Should Elder have a dress code?

An article about whether Elder high school should enforce a dress code, opinionated by students and teachers.

A+side-by-side+of+the+everyday+uniform+at+Elder+high+school%2C+and+the+%22Purple+Friday%22+attire.+

Clay Sohngen

A side-by-side of the everyday uniform at Elder high school, and the “Purple Friday” attire.

When walking the halls of Elder, there is one obvious thing- the students are all wearing polos and dress pants. It is usual for Catholic schools to have a dress code such as this, but, on Fridays, we all show off our school spirit on Elder’s famous “Purple Fridays”.It is part of the Elder tradition, however, to look official. Students here back in the day had to wear a shirt and a tie, not just a polo and khakis. The discipline in the past at Elder was more strict. If the top button of the dress shirt was undone, a student would often get a written punishment, or even detention.

It is indisputable that Elder has become more laid back about the dress code, but every student would enjoy being out of uniform every day,  if it was essentially a purple Friday every day of the week.

There are contradictory beliefs that are very popular when dealing with this issue, one of them is “Dress for success”. Others believe that being comfortable helps students to test and learn well. These are both opinionated, so I went to the students to get first hand opinions.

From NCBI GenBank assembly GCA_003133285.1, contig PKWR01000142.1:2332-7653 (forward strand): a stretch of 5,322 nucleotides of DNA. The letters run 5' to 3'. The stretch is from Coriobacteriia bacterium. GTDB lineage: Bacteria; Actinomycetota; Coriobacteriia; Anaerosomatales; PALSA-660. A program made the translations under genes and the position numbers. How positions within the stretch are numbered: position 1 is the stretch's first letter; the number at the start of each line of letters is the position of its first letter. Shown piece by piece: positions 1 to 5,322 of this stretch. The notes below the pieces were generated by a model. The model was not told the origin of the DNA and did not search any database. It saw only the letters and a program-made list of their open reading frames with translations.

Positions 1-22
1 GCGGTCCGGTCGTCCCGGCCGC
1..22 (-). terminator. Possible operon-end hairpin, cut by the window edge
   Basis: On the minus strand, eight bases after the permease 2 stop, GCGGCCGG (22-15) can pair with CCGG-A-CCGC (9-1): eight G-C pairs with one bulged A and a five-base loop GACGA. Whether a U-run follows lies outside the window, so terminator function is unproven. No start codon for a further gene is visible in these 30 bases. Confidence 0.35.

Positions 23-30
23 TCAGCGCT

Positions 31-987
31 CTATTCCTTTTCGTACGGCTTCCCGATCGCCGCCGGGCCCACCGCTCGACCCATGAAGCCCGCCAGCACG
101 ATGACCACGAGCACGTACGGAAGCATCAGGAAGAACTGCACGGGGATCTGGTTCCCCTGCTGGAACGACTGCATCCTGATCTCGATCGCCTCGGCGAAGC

Mitch Harter, a senior, believes we shouldn’t have a dress code. “I seem to learn better when I’m in comfortable clothes,” said Harter. “It really makes a difference.” Mitch went to St. Jude for grade school, where there were also uniforms for the students.

Noah Morris, a former Elder student, and now an Oak Hills High School transfer, believes that uniforms are the way to go. “I preferred the uniforms at Elder, because now I have more laundry to do, and have to worry about what clothes to wear,” said Morris. Noah believes that Oak Hills should have a dress code. “I like having everybody look the same, so I don’t have to worry about how I look.”

Mr. Reuben, an English teacher at Elder, has weekly writings for his students on Wednesdays. One of his topics was whether Elder should have a dress code. He thinks that Elder should continue the dress code regulation.

“Students seem to behave better and there is less of a distraction with the dress code, it sets us apart from other people,” said Reuben. He gave me a rough estimation of about 95% of student responses being for the continuation of the dress code. Most student responses were that there are limited choices for what there is to wear, there is no need to spend extra money on clothing, and that it maintains the Elder tradition.

Mr. Ruffing, our dean of discipline, strongly believes that the dress code needs to stay. “It helps with the personal appearance of the school for the public, alumni, and the guests,” said Ruffing. “It gives a sense of routine, and orderliness.” Another aspect Ruffing mentioned was how parents have said how much of a relief it is that they don’t have to spend extra money on other clothes, and how students don’t have to worry about what they are wearing. Ruffing sees no future changes to the dress code, especially after the change of not having to wear a tie after the 1980’s, and now allowing Sperry’s as acceptable shoes.

Should Elder enforce a dress code?

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Overall, there are benefits for both arguments, but Elder has a tradition of discipline and professionalism. The purpose of high school is to prepare for the “real world”, which, most of the time, will require a uniform. Almost every office job requires a uniform, the majority of the time a shirt and tie. My final verdict is that Elder should continue to enforce a uniform among the students, to truly prepare them for the future.